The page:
# Determining number of clusters K-means [duplicate]

I would like to automatically determine the number of clusters for K-means. I have read that elbow method could be used for that.

The thing that confuses me is - I have to rerun algorithm while increasing number of clusters.

How can I know how much does the random initialization influence the decrease of function? Maybe the decrease is greater because of better initialization?

I have tried doing something like this, but I'm getting different number of clusters when I run this multiple times.

Am I missing something, what should I do?

Thanks

k-means results can of course vary because of randomized initialization.

However, that generally indicates that the result is not good, when you observe this effect.

If your aim is fining a good value of $k$, it should be stable, and still better than the random results you see with a worse $k$.

For many applications, the quality of the result does not make much of a difference, IMHO. You might just pick a $k$ as desired for your application (or computational reasons), and live with the result.

Also have a look at X-means, which aims at choosing this parameter automatically.

• Thanks for your answer. The thing is, I have some kind of streaming data, that I cluster periodically, so the number of clusters may change. That is why I need to determine number of clusters dynamically. I have read about k-means++, that differs in initialization,if you are familiar with it,in your opinion,can I expect better results with it,while rerunning the algorithm multiple times to find optimal number of clusters? – Kobe-Wan Kenobi Oct 5 '14 at 19:43
• You can expect better results by the standards of k-means. Which aren't high... It's more of a quantization than a structure discovery algorithm. Seriously, have a look at x-means. It discusses two quality measures for deciding when to split clusters and when not. – Has QUIT--Anony-Mousse Oct 5 '14 at 21:16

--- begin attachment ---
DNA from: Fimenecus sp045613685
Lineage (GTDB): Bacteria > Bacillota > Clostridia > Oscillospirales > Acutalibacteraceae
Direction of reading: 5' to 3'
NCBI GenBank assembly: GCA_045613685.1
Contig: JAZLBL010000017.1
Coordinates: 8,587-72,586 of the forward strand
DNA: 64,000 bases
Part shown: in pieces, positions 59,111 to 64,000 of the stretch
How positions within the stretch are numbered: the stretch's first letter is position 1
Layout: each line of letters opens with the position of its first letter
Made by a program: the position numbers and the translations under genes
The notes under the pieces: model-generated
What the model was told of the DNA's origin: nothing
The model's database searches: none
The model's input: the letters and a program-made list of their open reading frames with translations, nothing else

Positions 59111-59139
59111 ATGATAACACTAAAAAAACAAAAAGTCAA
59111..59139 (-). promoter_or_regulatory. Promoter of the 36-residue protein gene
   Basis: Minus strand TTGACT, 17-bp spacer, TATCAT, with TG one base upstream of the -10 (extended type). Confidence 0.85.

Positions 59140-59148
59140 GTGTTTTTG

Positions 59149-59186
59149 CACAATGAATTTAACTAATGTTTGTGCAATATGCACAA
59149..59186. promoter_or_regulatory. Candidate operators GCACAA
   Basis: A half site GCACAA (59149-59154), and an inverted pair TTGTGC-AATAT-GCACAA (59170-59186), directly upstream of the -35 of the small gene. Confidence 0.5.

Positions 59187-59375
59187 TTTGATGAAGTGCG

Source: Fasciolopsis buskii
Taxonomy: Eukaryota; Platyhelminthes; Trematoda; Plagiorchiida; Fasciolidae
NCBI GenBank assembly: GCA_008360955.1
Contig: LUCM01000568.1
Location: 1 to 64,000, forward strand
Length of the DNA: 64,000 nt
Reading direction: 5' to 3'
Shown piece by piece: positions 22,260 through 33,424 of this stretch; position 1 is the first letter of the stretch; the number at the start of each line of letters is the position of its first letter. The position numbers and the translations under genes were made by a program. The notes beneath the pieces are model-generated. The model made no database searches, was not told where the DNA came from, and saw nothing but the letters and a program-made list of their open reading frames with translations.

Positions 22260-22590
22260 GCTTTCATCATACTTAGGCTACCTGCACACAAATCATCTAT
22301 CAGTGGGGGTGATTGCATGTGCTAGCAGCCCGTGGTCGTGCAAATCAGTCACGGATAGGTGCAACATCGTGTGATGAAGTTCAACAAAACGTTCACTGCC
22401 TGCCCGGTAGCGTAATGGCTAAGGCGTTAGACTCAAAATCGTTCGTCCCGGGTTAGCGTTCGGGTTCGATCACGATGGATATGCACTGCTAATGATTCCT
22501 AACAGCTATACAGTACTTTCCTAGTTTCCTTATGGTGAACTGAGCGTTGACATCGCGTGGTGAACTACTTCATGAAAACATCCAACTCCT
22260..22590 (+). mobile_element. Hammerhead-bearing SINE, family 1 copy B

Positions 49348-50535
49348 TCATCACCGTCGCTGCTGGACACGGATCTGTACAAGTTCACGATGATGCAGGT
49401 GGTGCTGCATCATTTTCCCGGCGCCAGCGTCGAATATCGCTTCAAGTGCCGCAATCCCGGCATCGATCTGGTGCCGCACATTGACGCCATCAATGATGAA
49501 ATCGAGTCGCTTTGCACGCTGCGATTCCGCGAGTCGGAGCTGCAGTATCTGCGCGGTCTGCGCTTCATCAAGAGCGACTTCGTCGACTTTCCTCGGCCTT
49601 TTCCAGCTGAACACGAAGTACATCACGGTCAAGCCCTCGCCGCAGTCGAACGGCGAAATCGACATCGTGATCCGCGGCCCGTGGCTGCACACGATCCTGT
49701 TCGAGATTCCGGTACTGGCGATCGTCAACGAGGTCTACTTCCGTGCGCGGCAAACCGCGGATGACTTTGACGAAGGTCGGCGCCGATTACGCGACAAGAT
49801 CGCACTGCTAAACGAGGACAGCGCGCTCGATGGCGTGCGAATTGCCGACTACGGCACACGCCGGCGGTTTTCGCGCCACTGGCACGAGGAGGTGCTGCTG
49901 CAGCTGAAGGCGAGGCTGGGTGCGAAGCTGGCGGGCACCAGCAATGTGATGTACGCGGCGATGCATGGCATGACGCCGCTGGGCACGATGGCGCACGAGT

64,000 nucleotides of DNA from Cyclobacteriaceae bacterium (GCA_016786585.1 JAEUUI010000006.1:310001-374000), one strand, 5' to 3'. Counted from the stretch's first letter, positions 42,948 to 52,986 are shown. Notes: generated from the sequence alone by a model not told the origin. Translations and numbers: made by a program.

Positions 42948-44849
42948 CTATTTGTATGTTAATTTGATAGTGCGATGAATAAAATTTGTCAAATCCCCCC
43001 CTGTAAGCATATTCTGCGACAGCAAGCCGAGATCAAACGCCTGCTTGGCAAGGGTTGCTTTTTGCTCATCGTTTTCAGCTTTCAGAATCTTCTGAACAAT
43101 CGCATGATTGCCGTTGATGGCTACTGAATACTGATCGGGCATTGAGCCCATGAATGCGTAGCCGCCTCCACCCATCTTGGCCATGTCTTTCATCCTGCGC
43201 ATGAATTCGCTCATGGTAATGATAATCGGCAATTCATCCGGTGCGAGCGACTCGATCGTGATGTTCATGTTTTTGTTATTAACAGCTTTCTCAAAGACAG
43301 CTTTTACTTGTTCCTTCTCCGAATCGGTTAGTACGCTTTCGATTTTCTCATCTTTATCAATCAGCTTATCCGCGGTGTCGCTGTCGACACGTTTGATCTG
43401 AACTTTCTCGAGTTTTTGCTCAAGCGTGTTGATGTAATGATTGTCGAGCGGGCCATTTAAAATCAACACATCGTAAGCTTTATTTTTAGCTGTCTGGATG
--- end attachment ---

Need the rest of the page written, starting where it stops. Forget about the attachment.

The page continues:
• Thanks for your answer. The thing is, I'm using Mahout since I'm working with Big Data,so I'm currently trying to use what is given,not to implement from scratch.But I will definitely consider x-means.My current approach is to use Mahouts Streaming K Means implementation,and to give a shot to elbow method,since I see no better solution to determine the number of clusters with as much reuse as possible.If you have any idea,any suggestion would be great.Thanks,again. – Kobe-Wan Kenobi Oct 6 '14 at 8:54
• Try using anything else but Mahout. In my experiments it was awfully slow. So slow, that it wouldn't scale for me - using a fast tool like ELKI on a single (large) machine would outperform the whole cluster for me: ELKI took 10 minutes on a single core, Mahout took 1 hour per iteration on 20 cores. Benchmark yourself! – Has QUIT--Anony-Mousse Oct 6 '14 at 9:34
• Thank you very much for your advice,I appreciate it.Can you please tell me if you had any experience with Spark and its MLib library?Since the purpose is Big Data,I would really like to implement it on a distributed system...because of speed,of course. – Kobe-Wan Kenobi Oct 6 '14 at 9:52